Every society has its own unique social structure. In the U.S. it revolves mainly around racial economic issues resulting in distinct social groups.
Economically disadvantaged people in the U.S. are stereotyped as poor, black or hispanic minorities taking advantage of welfare and other social programs. The terms “Inner City” and “Welfare Queens” bring to mind images of single black or hispanic women with many kids or gangs of minority men terrorizing the streets. Whether accurate or not, these stereotypes infiltrate the class system that dominates America.
In the UK, however, the class system is built less around race and more around wealth and geographic location within the country.
The south of England, which includes London, has been long known as the affluent part of the country, producing different accents that are seen as “posh”.
The north of England, which is home to places like the shipping town of Liverpool and Bradford, which relies on a textile industry. 10 out of the 12 most economically struggling cities are in the North and none are in the true south, according to a 2016 report on the Independent.
“There’s definitely a class divide in England,” Maya, 24 said. “People here can tell the difference between a northern accent and a southern one and totally has class connotations.”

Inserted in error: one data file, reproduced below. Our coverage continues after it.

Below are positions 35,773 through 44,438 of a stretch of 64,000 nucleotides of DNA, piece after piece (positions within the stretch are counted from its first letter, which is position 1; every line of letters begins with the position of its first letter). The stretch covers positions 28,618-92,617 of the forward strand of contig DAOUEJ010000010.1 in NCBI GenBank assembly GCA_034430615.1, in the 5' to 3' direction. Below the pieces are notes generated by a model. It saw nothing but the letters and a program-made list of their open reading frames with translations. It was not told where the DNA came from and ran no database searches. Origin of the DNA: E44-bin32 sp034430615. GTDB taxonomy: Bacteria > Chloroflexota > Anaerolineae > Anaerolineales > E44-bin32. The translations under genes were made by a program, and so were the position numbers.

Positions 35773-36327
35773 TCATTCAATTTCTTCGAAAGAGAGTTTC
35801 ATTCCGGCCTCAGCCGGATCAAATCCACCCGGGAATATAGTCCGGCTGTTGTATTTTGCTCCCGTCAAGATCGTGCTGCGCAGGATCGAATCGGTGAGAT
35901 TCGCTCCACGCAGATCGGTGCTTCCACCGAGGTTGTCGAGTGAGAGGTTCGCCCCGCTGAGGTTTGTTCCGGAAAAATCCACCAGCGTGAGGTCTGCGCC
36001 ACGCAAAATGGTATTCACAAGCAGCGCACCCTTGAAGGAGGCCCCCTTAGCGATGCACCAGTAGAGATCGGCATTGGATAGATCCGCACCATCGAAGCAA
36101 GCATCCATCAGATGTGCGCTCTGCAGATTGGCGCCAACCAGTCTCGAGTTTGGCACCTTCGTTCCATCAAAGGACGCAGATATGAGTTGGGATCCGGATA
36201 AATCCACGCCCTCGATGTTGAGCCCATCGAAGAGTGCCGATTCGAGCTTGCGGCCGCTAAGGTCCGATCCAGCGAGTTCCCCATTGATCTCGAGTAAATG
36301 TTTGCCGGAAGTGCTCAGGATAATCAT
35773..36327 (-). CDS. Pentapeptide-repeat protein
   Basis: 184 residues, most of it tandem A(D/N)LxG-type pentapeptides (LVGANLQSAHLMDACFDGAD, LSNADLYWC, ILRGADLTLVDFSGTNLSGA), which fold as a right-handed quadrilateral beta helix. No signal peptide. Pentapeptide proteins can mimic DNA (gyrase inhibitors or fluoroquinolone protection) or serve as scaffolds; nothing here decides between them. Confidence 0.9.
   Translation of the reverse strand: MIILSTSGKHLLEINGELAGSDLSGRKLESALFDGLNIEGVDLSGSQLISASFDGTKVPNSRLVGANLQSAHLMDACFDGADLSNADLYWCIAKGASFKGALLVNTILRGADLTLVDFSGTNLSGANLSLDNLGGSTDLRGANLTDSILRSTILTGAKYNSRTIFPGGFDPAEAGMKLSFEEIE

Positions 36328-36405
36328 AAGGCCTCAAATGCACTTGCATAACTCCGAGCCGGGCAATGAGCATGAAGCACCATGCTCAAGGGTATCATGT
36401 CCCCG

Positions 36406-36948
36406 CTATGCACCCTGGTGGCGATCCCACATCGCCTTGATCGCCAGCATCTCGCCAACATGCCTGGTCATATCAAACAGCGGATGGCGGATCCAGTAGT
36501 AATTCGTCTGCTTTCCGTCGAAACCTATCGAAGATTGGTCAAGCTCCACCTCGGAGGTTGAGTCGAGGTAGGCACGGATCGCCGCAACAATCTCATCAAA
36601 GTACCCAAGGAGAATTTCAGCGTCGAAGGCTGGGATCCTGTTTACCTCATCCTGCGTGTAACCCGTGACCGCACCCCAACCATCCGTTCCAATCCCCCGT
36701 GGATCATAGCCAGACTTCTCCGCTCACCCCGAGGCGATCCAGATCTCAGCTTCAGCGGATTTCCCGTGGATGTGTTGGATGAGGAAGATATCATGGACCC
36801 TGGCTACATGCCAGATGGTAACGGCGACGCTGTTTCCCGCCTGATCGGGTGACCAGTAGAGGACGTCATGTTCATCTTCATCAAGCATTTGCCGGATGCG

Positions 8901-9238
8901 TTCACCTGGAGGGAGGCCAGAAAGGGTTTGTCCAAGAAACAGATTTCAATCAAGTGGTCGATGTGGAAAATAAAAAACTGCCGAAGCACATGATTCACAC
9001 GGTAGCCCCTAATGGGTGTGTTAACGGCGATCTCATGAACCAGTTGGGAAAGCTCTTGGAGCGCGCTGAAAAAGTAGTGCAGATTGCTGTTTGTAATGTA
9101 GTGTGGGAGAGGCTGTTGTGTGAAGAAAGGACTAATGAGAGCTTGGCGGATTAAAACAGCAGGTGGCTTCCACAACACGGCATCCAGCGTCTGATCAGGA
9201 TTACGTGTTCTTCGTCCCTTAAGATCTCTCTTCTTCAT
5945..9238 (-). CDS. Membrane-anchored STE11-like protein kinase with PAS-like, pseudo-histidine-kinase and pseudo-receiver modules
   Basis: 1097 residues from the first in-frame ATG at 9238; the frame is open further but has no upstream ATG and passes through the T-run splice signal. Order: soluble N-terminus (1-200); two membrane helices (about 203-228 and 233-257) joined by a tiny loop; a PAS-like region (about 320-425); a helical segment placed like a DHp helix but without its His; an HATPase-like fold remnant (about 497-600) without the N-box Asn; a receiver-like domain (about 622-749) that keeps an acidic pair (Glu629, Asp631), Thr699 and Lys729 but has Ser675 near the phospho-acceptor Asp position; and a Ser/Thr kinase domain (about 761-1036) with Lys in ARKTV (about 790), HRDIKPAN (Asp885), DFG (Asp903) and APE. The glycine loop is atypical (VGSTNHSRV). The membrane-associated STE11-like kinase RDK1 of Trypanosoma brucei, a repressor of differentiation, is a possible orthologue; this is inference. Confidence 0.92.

Broken up into an elite class, middle class, working class, service workers and the precariat, the UK has much more obvious and unbreakable class divisions. Its not impossible to move between classes in the United States (although crossing racial lines is much more unreachable) in the UK, the crossing of class lines is more challenging.
The gap between the classes is also much more noticeable in the UK and the wealth gap that comes along with it is more damaging than the “one percenters” of the US.
Look at the Grenfell Tower tragedy, for example. Government housing in a wealthy part of town feels the consequences of the higher classes cutting corners in an attempt to rejuvenate the city. Lower classes are seen as exactly that, lower citizens, a sect of people that is somehow beneath.
Grenfell tower is a perfect example of the government and governing classes putting their own economic and personal gains over the wellbeing and safety of lower castes, according to local 38-year-old Londoner, Greg who visited the tower in the days following the fire.
Overall, the concept of social classes is not an English invention but it is one perfected by them, possibly as a result of their ever-present monarchy, a symbol of status and class. Perhaps it;s due to how much longer of a history England has than America that makes the persistence of seemingly outdated social classes possible or maybe it’s that their ruling class stems from a long line of royalty who have been in a place of power for centuries.
I don’t have a solution for England’s class problems and I don’t have a solution for ours either. I do know that with class gaps come inequalities that in some cases put the lower classes in danger and that there needs to be something done to bring the classes together as a singular England.